Life Coaching and Therapy (LCAT) is a relationship coaching and sex therapy practice that transforms our clients lives through our flexible, multi-technique approach and pleasure-skills training provided by systemically-trained and licensed therapists! 

Our team of compassionate, licensed therapists and certified sex therapists help Millennials and Baby Boomers alike who visit us for a variety of relationship, intimacy and sex problems. 

LCAT provides on-site appointments, as well as video chat and text therapy programs. 

Learn more about how LCAT can help improve your life at What We Do.

Setting Boundaries

Using the Inner Aspects Method for Setting Boundaries in Conversations

Using the Inner Aspects Method for Setting Boundaries in Conversations

 

Many times, clients ask how to use the Inner Aspects Method (IAM) for setting boundaries in conversations. 

When it comes to conversation, be intentional about what you can offer and what you cannot.

Boundaries within communication are important to any respectful exchange.

Yet most of us know that if we respond and engage too quickly in a conversation without awareness of our limits, boundaries, and true needs, that we often can cause a disconnect between ourselves and another.

We use the Inner Aspects Method to stop, take a breath, and observe what is going on. 

Often, our adult part, our representative is a mask of a younger self that is often more nervous, anxious. This part may be afraid of abandonment or afraid of entrapment. 

Parts Theory

To have more responsible and respectful conversations and connections, it is important to look at a situation from various angles and perspectives.

You ever see people get rageful on the road driving? What about silly and playful? What about numb and mindless. This is a quick way to discuss parts theory. Moment to moment, we can get hijacked by different parts of us.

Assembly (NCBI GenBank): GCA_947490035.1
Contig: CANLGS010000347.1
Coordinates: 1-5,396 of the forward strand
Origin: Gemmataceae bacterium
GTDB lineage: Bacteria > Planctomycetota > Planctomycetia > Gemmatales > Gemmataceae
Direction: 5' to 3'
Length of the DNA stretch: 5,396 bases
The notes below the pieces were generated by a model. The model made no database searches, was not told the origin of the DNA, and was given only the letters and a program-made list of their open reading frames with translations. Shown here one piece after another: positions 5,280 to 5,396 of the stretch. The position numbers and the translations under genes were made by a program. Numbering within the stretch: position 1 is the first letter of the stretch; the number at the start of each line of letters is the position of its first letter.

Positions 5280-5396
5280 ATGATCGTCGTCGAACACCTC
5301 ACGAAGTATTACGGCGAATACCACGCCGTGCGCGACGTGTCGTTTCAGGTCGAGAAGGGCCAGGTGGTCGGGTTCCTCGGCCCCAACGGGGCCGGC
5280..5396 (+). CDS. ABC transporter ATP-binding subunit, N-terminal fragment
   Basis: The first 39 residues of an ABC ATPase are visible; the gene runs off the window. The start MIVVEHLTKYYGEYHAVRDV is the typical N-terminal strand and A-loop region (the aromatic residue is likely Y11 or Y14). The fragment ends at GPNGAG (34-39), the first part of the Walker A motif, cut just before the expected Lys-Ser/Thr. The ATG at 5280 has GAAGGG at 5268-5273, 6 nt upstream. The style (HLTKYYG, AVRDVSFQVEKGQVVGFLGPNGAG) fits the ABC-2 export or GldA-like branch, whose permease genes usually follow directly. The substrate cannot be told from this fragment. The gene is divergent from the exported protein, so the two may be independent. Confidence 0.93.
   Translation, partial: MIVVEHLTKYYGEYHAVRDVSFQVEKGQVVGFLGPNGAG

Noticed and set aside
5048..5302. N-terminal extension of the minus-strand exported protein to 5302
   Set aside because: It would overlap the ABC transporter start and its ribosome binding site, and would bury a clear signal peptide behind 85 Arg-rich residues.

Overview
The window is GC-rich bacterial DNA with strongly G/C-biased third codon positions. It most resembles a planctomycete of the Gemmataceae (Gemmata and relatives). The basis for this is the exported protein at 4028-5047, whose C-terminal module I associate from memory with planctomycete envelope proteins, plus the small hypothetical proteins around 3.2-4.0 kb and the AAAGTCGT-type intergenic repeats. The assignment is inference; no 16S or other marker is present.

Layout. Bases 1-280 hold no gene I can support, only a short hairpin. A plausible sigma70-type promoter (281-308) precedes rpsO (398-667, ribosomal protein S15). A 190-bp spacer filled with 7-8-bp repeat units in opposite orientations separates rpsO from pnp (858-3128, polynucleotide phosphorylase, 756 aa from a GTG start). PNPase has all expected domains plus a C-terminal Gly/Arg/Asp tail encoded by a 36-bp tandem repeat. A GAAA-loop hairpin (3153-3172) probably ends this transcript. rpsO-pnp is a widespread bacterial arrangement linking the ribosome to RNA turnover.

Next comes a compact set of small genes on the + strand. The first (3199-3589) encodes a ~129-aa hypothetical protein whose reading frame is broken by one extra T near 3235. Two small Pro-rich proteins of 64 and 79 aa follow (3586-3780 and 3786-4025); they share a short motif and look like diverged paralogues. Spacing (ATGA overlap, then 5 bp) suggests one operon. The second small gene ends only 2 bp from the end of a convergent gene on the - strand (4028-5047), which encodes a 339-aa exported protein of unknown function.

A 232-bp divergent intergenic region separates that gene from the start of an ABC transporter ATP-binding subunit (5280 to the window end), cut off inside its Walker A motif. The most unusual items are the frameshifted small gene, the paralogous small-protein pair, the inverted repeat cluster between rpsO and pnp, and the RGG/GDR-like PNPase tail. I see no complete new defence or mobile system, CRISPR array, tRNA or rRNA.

Even though we only have one body, we have multiple parts of our identity. 

While observing, it is often necessary to take a step back from how you usually view the world to find a more observational self (a helicopter view of your life) to identify what you are feeling and what you need.

Emotions are the messenger and not the message. An emotion lets us know that we are feeling something strongly. A boundary has been crosse, something is important to us, etc. 

Our emotions are for us to know. In healthy boundary setting and conversations, the emotion is something to process with yourself or with someone who consents to hearing the emotion. 

If another person consents to hearing what you have to say, let them know up front what you are comfortable with as a response. Ask the person speaking if they want reflective listening, one of your life experiences, or something else. 

Examples of Setting Boundaries and Accountability in Conversations

  • I feel unheard and disrespected in our relationship.. 
  • I choose to share my time with those that are respectful, accountable, compassionate. And work towards their own growth and healing.
  • When I perceive to be disrespected, teased, when sarcasm is used, when my boundaries are not heard or acknowledged, it results in me feeling less connected to you and less of a desire to be with you in the future. If your goal is to create a healthy relationship with me. I ask you to find an alternative approach with me when expressing your emotions…